Supply Creek Instream Habitat Restoration Project

(Supply Creek, tributary to the Trinity River, tributary to the Klamath River)

Species / Location

Supply Creek, located in Humboldt County, is a tributary to the Trinity River which is a tributary to the Klamath River, a major stream for the Southern Oregon Northern California Coast Evolutionarily Significant Unit (SONCC ESU) coho salmon and other anadromous fishes (see map). Coho salmon in the SONCC ESU were listed as threatened under the Federal Endangered Species Act in 1997, and formally listed as threatened under the California Endangered Species Act in 2005. Some major human stresses contributing to recent and historic population declines include loss or degradation of habitat caused by dams, water diversions, marijuana cultivation, poor logging practices, agricultural land development and overfishing. Natural stress factors may include floods and droughts, poor ocean conditions, disease, predation, wildfires and poor water quality.

Low gradient floodplain habitat and appropriately sized gravels favored by spawning coho salmon are rare in the tributaries to the Trinity River. Natal and non-natal rearing salmon and steelhead often seek cold water in these tributaries as the Trinity River becomes too warm, especially during periods of drought. Hoopa Valley Tribe biologists have observed and documented coho salmon juveniles in Supply Creek 10 out of the last 15 years. During the 2014 drought, both winter and summer flows were the lowest on record in Supply Creek, but the creek provided suitable flows and temperatures to support juvenile year round rearing.

Need for Project

During the 1964 flood, a massive torrent of sediment overwhelmed the Hoopa Valley floor, including lower Supply Creek. Flooding was significant, destroying riparian vegetation, structures and roadways. In the aftermath of the flood, the United States Army Corps of Engineers channelized the lower reach of Supply Creek. Channelization persists today and severely constrains salmon, steelhead trout and Pacific lamprey habitat, impairing the stream’s ability to provide critical over-winter habitat. Constructed levees keep the stream flowing fast and straight, transporting smaller gravels out of the reach. Thus, larger gravels remain which support only the largest spawning Chinook salmon (Figures 1 and 2). The confinement also limits riparian habitat and stream complexity.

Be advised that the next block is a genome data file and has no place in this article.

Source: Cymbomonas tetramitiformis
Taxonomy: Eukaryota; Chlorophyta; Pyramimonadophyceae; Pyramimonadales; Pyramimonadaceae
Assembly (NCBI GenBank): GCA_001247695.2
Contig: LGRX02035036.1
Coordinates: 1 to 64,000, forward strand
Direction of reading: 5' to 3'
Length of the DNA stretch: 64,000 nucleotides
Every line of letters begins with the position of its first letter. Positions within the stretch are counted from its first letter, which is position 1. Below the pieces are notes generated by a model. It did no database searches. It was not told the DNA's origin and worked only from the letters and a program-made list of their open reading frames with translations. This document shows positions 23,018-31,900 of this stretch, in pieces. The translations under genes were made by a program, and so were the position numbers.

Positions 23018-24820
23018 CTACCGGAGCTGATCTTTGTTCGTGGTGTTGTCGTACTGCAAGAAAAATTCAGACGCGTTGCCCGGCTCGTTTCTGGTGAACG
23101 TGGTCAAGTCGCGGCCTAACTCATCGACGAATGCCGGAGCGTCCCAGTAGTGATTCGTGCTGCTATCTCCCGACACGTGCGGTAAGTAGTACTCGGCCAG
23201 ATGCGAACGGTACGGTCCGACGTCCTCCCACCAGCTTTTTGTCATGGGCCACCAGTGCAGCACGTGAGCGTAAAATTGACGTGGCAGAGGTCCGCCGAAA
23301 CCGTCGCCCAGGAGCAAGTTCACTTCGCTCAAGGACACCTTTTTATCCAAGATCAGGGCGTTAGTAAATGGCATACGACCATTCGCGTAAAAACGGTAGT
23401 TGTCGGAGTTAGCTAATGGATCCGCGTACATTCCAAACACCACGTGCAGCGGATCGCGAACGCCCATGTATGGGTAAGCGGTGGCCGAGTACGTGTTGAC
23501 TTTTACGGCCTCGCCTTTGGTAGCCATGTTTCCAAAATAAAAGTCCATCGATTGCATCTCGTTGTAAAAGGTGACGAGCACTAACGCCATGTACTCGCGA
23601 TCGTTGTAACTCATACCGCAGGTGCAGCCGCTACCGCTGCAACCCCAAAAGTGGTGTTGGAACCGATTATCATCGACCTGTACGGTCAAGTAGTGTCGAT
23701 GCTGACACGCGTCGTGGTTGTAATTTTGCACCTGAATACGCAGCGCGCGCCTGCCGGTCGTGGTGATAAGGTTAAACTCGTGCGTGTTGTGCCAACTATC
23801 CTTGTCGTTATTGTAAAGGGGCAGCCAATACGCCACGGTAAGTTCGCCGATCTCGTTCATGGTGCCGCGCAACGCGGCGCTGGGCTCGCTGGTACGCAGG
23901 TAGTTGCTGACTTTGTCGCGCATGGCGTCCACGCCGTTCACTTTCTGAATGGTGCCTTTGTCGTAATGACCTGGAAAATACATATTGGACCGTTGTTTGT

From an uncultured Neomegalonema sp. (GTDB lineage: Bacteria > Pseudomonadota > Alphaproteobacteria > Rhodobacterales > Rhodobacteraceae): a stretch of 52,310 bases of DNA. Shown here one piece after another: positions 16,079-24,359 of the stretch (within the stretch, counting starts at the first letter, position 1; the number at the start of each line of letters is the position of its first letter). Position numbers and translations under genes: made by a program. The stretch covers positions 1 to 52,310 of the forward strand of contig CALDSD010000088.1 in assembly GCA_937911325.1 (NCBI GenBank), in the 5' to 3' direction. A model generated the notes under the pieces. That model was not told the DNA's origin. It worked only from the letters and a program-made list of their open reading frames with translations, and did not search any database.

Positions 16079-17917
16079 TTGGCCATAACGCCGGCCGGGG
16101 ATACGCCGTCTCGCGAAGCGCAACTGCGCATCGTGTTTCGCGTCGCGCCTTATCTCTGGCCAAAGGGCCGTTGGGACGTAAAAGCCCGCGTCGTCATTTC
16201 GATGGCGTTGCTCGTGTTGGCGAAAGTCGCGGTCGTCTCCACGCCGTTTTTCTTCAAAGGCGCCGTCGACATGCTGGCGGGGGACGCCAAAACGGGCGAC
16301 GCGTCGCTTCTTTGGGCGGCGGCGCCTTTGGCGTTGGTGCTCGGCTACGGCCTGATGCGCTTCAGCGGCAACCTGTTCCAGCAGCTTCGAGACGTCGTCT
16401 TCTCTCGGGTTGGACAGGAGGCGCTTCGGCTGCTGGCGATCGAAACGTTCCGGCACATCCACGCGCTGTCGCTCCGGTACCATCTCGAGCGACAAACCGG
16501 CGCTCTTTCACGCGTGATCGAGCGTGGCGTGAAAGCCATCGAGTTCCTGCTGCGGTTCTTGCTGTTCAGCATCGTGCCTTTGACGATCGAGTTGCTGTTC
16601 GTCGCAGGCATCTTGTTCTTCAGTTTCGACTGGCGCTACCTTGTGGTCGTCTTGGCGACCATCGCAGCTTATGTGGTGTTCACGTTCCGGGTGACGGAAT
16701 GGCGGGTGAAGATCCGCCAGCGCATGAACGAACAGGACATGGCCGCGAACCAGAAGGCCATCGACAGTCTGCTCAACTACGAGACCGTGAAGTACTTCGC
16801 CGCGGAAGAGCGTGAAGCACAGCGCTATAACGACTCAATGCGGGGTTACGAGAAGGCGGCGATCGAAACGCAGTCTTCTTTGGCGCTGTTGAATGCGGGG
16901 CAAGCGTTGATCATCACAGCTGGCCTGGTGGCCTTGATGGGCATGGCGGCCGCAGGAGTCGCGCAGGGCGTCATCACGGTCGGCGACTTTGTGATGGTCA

Spawning Chinook salmon
Figure 1 (Photo © Thomas Dunklin)
Blue flagging indicates Chinook salmon redds
Figure 2 (Photo © Thomas Dunklin)

Project Benefits

Salmon, steelhead trout and Pacific lamprey will benefit from the Supply Creek Restoration Project by providing immediate high quality winter and summer juvenile rearing habitat, and increasing the amount and quality of drought resilient habitat by breaching levees and constructing off-channel ponds, seasonal wetlands, floodplains, and side channel habitat. Click on Figure 3 below to view project outline.

Supply Creek Restoration Site Plan
  Figure 3


Pre-project baseline monitoring will occur prior to implementation. Post-project monitoring will include physical monitoring to ensure the constructed channel meets the as-built criteria using longitudinal profile, cross-sectional, vegetation survival surveys, and photo monitoring. Hoopa Valley tribe will continue to monitor out-migrant juveniles and may use Passive Integrated Transponder ( PIT) technology to monitor movement of tagged fish within the restoration project area.


Project design and implementation is a collaborative effort with:

  • California Department of Fish and Wildlife
  • Hoopa Valley Tribe Fisheries Department
  • Natural Resources Conservation Service